Thursday 1 February 2024

Darkness Falls from the Air, by Nigel Balchin

Nigel Balchin was a civil servant and government/business advisor who wrote popular novels on the side. In the early days of the Blitz, middle-class characters, occupied by their jobs and affairs, carry on visiting their favourite restaurants, conveniently sited in basements. There isn’t much of a plot, and I kept expecting a mandarin to be found brained by a Remington typewriter, mystery to be solved by Bill Sarratt, the central character and narrator.

Bill and his wife Marcia are in a three-way relationship with “writer” Stephen, who plays the tortured artist for all it’s worth. At least, Marcia is having an affair with Stephen, but it is played out practically on her own doorstep, and the three keep meeting over dinner.

Meanwhile Bill is frustrated by his job. He has plans to simplify the way things are run in wartime (the “Area Unit Scheme”), but nobody will listen. Instead they hold endless pointless meetings and try to stab each other in the back. (Balchin was employed by the Ministry of Food.)

In these parallel scenarios, something is slightly “off”. Like the films Nashville and Waking Life: it looks like reality but has a dreamlike quality. The endless conversations over hors d’oeuvres and round boardroom tables add up to nothing. 

Marcia and Stephen see Bill as a thinking machine, but of course he’s as emotional as the rest of them. He has a slangy, contemporary style: people have a thin time, they’re fed up, they’re told to pipe down and stop gassing. “This sort of thing” (which we "can't have") is usually an expression of emotion. “Anyhow I vote we just stay here,” says Marcia as the first bombs fall. 

Bill’s colleagues come out with several of Jeremy Bentham’s political fallacies: “But you mustn’t try to change the structure of society overnight. I agree in principle. But it’s got to come gradually.” Bill comments: We had the usual shattering exhibition of cold feet that we always got when someone wanted to do something... We organize our peacetime Civil Service on the basis that there’s only one sin – to do something.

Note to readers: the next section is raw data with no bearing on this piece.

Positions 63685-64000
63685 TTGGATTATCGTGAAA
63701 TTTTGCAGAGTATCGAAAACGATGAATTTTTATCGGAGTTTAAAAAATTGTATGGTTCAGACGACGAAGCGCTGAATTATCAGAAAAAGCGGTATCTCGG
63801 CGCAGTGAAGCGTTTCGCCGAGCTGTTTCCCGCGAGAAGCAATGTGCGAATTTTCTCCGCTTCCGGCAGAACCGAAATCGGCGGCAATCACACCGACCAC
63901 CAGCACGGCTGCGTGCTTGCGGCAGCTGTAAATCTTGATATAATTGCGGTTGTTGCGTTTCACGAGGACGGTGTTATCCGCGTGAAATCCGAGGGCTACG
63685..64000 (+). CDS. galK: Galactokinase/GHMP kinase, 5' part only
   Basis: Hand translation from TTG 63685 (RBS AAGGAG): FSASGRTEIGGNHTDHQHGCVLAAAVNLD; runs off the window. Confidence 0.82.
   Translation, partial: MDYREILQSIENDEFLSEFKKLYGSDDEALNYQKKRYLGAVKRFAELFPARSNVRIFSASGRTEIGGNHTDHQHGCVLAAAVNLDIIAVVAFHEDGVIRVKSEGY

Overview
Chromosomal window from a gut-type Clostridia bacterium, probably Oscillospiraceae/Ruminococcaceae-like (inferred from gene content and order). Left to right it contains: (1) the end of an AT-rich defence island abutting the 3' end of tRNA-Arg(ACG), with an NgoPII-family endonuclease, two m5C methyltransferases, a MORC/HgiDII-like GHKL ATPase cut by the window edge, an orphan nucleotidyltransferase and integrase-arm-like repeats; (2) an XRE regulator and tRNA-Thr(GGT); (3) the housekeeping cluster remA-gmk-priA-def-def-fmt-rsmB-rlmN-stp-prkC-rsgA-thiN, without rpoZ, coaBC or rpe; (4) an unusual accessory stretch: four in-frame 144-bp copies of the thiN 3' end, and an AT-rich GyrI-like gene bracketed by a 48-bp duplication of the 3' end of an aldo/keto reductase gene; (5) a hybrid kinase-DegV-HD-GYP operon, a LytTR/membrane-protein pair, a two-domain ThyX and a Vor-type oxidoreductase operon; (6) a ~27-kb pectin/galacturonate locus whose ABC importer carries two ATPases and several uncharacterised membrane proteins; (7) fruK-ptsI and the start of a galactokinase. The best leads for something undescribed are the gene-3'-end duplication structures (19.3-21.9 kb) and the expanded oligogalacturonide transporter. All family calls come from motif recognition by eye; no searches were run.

He writes and speaks with wit – or what we’d now call snark. “Did I tell you about my bomb?’ said Luigi. ‘No,’ I said. ‘And you aren’t going to now. Otherwise I shall show you my operation.'

‘How far is your life a settled policy and how far is it an accident?’ said Stephen suddenly. ‘Go on,’ I said. ‘There’s an explanatory footnote to that, isn’t there?’ Another character “looked like a painting by somebody who couldn’t draw and had a nasty mind”.

Yes, there are “problematic contemporary attitudes”. Don’t we know by now that people thought differently in the Bad Old Days until we came along to put them right? We should be pleased to find evidence of how wrong they were. Bill slaps his secretary’s bottom and suggests she wear her hair behind her ears (height of wartime fashion). He thinks he can tell if someone’s Jewish just by looking at them, including a friendly taxi driver. A gay coterie is introduced just to be guyed.

Clive James revisited Balchin’s work in depth.  I was disappointed to learn that most of the novels repeat the same basic plot. The Small Back Room was made into an excellent film, and Balchin wrote the script for The Man Who Never Was. He claimed to be influenced by the Icelandic Sagas, in which you were told only what people said or did, and had to work out what they thought from that. “Kingsley Amis would vehemently deny any direct influence from Balchin, but it remains true that Balchin helped create the audience which read Amis in the Fifties,” says James. I'd love to read his How to Run a Bassoon Factory, published under the alias Mark Spade. And did John Le Carré lift Bill’s surname for his spy college?

The Darkness falls in the shape of death-dealing German bombs. I’ll be haunted for ever by the last chapter.

Reviewed by Moira Redmond at Clothes in Books.


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